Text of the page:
Diabetes in ethnic minorities and immigrant populations in Western Europe

Oliver Razum, Helmut Steinberg

Research output: Chapter in Book/Report/Conference proceedingChapter

1 Citation (Scopus)

Abstract

All Western European countries have ethnic minorities and immigrant populations. The origin of these populations is largely due to resettlement from former colonies, due to need for labor, and, to a lesser degree, due to policies regulating the settlement of political refugees. Most research comes from local and regional studies with varying definitions of ethnicity and diabetes, and, therefore, cross-European comparisons are rare. Diabetes prevalence appears to be approximately twofold higher in ethnic minorities as compared to native populations; in addition, females are at higher risk to develop diabetes than their ethnic male counterparts. Most evidence points toward lifestyle, increased caloric intake, and decreased exercise, as the main driver of diabetes in these populations; there may be differences in metabolism and genetic susceptibility and the results of currently ongoing studies will shed more light into these issues. Earlier studies reported higher rates of microvascular complications in ethnic minorities, but more recent studies suggest that these between-population differences are becoming smaller. Access to health care is almost universal in Western European countries. Data for health-care delivery and utilization, however, are scarce mainly due to lack of recording ethnicity in the primary care setting. While available studies show similar access for health-care services between populations, they demonstrate lesser improvement in glucose control in ethnic minorities; language barriers, low health literacy, and cultural and religious norms are some factors that may explain the lesser success in treating diabetes. Development of culturally competent health-care systems, based on studies designed to identify successful interventions, is needed to reduce ethnic health disparities and improve outcomes.

Original languageEnglish (US)
Title of host publicationDiabetes Mellitus in Developing Countries and Underserved Communities
PublisherSpringer International Publishing
Pages225-233
Number of pages9
ISBN (Electronic)9783319415598
ISBN (Print)9783319415574
DOIs
StatePublished - Jan 1 2016

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Population
Delivery of Health Care
Patient Acceptance of Health Care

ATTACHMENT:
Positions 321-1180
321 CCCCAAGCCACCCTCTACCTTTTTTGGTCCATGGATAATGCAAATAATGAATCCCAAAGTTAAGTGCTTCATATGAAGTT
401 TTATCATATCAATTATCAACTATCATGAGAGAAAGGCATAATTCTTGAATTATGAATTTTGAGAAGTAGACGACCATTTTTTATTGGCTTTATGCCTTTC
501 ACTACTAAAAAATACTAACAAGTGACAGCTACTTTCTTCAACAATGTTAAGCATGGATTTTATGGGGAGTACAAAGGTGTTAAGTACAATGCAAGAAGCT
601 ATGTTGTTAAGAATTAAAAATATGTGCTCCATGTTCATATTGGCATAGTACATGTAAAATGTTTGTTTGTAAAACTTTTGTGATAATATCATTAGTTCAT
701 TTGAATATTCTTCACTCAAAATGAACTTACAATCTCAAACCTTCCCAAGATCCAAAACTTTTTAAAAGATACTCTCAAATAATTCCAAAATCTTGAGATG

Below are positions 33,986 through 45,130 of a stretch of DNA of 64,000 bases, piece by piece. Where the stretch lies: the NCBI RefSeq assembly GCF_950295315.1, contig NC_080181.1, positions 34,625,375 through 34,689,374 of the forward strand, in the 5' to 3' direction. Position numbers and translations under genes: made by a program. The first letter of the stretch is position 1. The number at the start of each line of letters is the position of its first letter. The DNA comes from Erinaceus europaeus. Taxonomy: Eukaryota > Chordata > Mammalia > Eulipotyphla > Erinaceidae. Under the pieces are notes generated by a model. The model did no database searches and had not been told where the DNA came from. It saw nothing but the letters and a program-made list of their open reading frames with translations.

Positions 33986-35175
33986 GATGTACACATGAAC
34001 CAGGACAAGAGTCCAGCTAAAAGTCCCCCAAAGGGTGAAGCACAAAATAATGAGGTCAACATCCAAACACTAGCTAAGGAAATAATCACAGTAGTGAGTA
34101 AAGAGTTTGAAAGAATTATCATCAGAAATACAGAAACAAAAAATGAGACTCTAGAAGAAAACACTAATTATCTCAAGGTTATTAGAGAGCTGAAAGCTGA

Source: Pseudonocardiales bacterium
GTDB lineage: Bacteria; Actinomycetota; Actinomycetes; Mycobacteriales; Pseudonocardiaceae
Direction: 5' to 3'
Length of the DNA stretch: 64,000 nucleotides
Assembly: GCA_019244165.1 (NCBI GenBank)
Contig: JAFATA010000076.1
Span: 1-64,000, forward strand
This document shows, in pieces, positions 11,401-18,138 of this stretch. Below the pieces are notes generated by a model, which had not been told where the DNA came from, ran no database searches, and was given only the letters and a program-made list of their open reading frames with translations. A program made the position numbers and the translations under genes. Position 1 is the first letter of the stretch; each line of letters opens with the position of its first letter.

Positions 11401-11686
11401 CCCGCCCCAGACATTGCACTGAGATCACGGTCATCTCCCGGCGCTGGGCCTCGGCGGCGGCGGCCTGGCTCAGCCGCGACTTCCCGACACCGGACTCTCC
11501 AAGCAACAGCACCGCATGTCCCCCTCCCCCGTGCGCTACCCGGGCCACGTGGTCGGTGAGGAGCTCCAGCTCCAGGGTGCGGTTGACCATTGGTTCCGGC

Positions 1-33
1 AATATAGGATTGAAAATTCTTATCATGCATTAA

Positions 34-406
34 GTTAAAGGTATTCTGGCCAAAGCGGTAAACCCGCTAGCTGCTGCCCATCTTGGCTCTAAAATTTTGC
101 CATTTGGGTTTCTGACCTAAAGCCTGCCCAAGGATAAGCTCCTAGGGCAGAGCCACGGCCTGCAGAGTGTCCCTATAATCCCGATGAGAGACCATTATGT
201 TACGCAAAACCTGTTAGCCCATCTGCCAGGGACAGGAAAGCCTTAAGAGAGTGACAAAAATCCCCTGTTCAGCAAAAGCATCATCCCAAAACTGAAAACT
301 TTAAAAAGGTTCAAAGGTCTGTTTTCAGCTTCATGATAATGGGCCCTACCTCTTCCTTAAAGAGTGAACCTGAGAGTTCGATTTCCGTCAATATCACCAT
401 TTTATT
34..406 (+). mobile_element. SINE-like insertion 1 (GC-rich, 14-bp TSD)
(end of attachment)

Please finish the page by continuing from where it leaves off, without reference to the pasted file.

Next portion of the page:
Communication Barriers
Health Literacy
Health Services Accessibility
Refugees
Genetic Predisposition to Disease
Energy Intake
Health Services
Life Style
Primary Health Care
Exercise
Glucose
Health
Research
Culturally Competent Care

All Science Journal Classification (ASJC) codes

  • Medicine(all)

Cite this

Razum, O., & Steinberg, H. (2016). Diabetes in ethnic minorities and immigrant populations in Western Europe. In Diabetes Mellitus in Developing Countries and Underserved Communities (pp. 225-233). Springer International Publishing. https://doi.org/10.1007/978-3-319-41559-8_12

Diabetes in ethnic minorities and immigrant populations in Western Europe. / Razum, Oliver; Steinberg, Helmut.

Diabetes Mellitus in Developing Countries and Underserved Communities. Springer International Publishing, 2016. p. 225-233.

Research output: Chapter in Book/Report/Conference proceedingChapter

Razum, O & Steinberg, H 2016, Diabetes in ethnic minorities and immigrant populations in Western Europe. in Diabetes Mellitus in Developing Countries and Underserved Communities. Springer International Publishing, pp. 225-233. https://doi.org/10.1007/978-3-319-41559-8_12
Razum O, Steinberg H. Diabetes in ethnic minorities and immigrant populations in Western Europe. In Diabetes Mellitus in Developing Countries and Underserved Communities. Springer International Publishing. 2016. p. 225-233 https://doi.org/10.1007/978-3-319-41559-8_12
Razum, Oliver ; Steinberg, Helmut. / Diabetes in ethnic minorities and immigrant populations in Western Europe. Diabetes Mellitus in Developing Countries and Underserved Communities. Springer International Publishing, 2016. pp. 225-233
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